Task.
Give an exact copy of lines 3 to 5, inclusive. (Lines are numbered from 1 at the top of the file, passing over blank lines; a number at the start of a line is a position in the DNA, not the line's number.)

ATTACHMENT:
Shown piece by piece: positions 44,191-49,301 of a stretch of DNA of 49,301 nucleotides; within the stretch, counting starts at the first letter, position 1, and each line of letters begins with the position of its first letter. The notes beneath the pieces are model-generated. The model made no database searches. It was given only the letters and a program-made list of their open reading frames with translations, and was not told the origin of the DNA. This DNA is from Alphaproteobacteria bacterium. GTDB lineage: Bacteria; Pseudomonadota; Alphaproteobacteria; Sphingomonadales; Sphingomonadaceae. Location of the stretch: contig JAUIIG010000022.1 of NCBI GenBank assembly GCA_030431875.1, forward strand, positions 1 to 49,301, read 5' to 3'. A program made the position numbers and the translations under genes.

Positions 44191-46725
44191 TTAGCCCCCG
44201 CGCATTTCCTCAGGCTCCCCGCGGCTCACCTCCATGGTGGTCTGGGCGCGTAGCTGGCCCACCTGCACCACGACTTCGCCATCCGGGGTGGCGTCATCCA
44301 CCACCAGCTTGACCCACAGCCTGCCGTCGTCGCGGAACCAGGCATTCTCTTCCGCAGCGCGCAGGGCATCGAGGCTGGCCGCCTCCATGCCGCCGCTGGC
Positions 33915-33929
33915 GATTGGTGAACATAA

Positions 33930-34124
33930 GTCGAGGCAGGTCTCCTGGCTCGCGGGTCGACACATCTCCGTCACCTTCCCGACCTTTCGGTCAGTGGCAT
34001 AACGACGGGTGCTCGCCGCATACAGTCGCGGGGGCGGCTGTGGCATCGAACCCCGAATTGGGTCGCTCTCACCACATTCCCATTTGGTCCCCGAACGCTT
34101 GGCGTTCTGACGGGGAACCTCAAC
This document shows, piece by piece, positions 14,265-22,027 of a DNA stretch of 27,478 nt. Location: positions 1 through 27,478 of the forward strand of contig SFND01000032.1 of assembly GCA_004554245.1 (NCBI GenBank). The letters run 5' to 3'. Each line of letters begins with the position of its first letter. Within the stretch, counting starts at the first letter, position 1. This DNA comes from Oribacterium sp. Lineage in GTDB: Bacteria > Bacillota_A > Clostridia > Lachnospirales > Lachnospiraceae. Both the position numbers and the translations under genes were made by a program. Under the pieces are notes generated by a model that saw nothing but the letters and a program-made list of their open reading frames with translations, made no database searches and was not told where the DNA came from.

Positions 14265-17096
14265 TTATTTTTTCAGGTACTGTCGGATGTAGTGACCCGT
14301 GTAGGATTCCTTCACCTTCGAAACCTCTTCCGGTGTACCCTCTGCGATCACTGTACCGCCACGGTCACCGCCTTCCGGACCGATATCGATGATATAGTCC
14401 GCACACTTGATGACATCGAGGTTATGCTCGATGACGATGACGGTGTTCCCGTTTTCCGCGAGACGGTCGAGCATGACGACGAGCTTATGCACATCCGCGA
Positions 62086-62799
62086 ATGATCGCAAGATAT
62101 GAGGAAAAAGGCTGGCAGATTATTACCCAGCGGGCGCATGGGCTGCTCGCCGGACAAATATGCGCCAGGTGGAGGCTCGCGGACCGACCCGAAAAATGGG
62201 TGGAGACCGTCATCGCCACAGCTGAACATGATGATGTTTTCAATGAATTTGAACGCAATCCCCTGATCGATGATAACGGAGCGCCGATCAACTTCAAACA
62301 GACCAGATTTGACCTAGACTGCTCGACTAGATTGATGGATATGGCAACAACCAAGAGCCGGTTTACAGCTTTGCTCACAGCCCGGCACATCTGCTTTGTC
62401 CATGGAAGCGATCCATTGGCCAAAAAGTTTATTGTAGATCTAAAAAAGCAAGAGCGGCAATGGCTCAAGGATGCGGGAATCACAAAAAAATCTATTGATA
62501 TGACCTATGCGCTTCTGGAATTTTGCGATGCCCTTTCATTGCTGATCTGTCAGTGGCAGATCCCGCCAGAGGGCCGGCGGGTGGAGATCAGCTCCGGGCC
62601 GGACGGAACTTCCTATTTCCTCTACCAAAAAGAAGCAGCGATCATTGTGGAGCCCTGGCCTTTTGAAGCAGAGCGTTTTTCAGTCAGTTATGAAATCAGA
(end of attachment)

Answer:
44191 TTAGCCCCCG
44201 CGCATTTCCTCAGGCTCCCCGCGGCTCACCTCCATGGTGGTCTGGGCGCGTAGCTGGCCCACCTGCACCACGACTTCGCCATCCGGGGTGGCGTCATCCA
44301 CCACCAGCTTGACCCACAGCCTGCCGTCGTCGCGGAACCAGGCATTCTCTTCCGCAGCGCGCAGGGCATCGAGGCTGGCCGCCTCCATGCCGCCGCTGGC